While the human portion of the film was necessary, it would have been a chore to sit through if the characters weren't interesting or the acting wasn't top notch. Luckily, we get that too. While Aaron Taylor-Johnson is admittedly the weak link of the cast, he still manages to hold his own enough to keep the movie going. His biggest problem is that he doesn't emote as much as he should given the events, but he's never boring and a good enough choice to follow as part of the human cast. He's the "action star" of the movie, and that's fine.
The rest of the actors manage to hold up their end to make up for any problems that Taylor-Johnson could provide (although again, he's not really bad and doesn't hurt the film). Elizabeth Olsen is good in almost everything she's in. Bryan Cranston is Bryan Cranston. If you've seen Breaking Bad then you know he could turn in a good performance while sleeping. Ken Watanabe grounds everything out and gives it some authenticity, playing a character named after the hero of the original Gojira. If a sequel is made, hopefully he can return.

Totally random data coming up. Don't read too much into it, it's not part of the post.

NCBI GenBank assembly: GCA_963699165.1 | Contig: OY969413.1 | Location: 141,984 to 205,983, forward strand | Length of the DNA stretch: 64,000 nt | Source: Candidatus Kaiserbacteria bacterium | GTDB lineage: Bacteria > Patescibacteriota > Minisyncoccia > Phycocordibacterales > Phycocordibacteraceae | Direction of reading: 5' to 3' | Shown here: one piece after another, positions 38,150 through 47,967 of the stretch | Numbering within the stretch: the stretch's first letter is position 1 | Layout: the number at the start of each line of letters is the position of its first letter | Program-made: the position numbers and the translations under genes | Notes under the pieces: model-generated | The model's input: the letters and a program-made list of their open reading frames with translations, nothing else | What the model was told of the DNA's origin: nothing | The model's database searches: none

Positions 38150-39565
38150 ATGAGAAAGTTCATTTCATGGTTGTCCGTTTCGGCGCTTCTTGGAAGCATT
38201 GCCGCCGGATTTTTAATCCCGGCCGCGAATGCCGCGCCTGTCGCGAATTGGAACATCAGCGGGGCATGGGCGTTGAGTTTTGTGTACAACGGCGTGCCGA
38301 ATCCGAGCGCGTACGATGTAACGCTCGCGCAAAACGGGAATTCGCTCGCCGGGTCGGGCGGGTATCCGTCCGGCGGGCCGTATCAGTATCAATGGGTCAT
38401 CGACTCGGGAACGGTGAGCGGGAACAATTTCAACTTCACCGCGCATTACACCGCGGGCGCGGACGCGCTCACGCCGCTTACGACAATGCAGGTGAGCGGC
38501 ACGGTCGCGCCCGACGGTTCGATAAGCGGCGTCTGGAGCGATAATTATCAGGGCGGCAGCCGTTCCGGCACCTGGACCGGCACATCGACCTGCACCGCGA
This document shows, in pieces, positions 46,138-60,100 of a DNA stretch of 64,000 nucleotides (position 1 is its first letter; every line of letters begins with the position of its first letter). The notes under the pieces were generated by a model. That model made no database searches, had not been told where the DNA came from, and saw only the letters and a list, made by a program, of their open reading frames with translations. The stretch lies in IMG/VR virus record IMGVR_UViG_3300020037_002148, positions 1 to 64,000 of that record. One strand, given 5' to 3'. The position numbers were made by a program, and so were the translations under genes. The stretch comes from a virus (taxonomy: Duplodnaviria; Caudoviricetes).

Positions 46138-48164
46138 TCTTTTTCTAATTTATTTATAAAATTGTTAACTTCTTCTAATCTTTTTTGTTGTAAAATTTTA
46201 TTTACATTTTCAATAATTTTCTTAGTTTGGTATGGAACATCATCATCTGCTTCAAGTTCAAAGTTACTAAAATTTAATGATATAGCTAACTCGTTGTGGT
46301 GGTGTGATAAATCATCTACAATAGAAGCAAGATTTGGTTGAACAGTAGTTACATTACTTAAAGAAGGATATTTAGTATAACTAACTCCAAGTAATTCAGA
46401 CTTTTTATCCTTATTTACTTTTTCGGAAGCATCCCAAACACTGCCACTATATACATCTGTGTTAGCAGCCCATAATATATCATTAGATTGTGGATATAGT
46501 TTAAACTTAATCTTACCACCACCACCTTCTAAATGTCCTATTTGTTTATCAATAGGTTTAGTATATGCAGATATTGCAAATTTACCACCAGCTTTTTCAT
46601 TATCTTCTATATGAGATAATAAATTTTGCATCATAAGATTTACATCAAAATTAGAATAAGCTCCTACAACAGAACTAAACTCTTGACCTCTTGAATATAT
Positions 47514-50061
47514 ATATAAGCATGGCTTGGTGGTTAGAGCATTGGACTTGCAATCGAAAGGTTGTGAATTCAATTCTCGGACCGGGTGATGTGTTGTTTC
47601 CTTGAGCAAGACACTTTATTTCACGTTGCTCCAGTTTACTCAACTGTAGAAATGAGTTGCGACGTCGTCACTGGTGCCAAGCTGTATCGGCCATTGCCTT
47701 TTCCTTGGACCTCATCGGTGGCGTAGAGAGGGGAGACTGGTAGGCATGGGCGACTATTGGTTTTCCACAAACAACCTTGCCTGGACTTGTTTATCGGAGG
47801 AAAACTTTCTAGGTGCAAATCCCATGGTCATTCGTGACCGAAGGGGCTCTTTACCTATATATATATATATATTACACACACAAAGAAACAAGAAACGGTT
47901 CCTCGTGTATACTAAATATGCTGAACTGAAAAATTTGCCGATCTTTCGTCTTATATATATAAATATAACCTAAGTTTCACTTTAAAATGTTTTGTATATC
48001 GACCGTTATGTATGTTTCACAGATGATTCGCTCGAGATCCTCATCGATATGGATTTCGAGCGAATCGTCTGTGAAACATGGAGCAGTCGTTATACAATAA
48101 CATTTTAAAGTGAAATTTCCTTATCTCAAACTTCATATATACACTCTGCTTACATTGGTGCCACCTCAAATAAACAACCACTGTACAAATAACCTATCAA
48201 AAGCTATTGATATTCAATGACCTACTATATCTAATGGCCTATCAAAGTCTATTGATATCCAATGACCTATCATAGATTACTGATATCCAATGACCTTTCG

The real star of the show is Godzilla, and he does exactly everything you would expect him to. His design looks tremendous, as he looks like an ancient beast but is mobile enough to fight off threats. There are a few moments that long-time fans will love, particularly at the end of the film. Godzilla is fun for everyone and is one of the best monster movies of all time.
The 411: Godzilla is a movie that should please hardcore kaiju enthusiasts and the non-fans who just want a good summer blockbuster. It has just enough of the big monster to deliver what fans want without overexposing him. It builds and builds to an incredibly satisfying payoff instead of playing its hand too early and the effort is appreciated. This is the American remake that fans have been wanting for a long time now.